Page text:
The other big “Hollywood” space is Ballroom 20, on the second floor. Anyone going from one part of the building to the other on this level, on the way to the panel rooms or the autograph area, would be likely to pass it.
My sole Hall H experience came when I attended the Terminator Salvation and Pixar previews on Saturday afternoon. The rest of my time at Comic-Con bore no resemblance to what the news stories describe. Apart from Hall H, I moved extensively around the exhibition hall, the various hallways between the panel rooms, through the “sails pavilion” and along the main lobby without having any sense of the big film and television events going on. I occasionally passed Ballroom 20 when there was a long line outside, but even then there was seldom any indication of what the people were waiting for—no banners or posters. (In general, Comic-Con has sold only very limited “signage” outside the exhibition hall. The upstairs hallways outside the panel doors were unadorned apart from small schedule boards.) In the exhibition hall I saw the studio logos hanging above their exhibit spaces and learned to skirt around them to avoid the particularly dense crowds in that area—but it was one area among many in that giant space. I seem to have experienced a different Con from the one widely reported on.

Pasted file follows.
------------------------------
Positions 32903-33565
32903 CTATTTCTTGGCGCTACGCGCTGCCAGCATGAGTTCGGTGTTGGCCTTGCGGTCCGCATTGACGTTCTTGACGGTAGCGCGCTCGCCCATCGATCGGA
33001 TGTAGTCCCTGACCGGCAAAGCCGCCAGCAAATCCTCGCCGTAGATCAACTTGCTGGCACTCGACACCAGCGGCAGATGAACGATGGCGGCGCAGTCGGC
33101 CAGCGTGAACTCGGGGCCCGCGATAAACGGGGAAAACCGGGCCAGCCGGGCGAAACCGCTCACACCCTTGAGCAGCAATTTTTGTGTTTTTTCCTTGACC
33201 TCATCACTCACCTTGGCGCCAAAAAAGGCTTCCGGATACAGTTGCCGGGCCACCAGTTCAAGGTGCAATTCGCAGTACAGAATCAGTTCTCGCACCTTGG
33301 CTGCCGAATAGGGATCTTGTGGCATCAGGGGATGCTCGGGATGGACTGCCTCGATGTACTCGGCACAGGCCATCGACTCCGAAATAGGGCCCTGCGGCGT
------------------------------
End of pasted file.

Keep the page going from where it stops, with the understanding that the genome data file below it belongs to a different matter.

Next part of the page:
I’m not alone in thinking that Comic-Con is a giant, diverse event that simply has a big Hollywood screening room next door for those who are interested. Marc Graser, who wrote several pieces on this year’s Con for Variety, talked with its PR director, David Glanzer:
“Not every studio has a presentation every year,” Glanzer says. “It’s not an earth-shattering event. Sometimes people read too much into it.”
Yet the irony in all of this is that film- and TV-specific programming makes up less than 25% of the Con’s schedule, Glanzer says. And even on the event’s show floor, studios are overshadowed by comicbook publishers, retailers, videogames and toy companies.
The rest of the panels are educational sessions on how to break into the comicbook biz, for example, that allow Comic-Con to consider itself an educational nonprofit.
In other sources, Glanzer gives the more specific figure for film- and TV-related programming as 22%.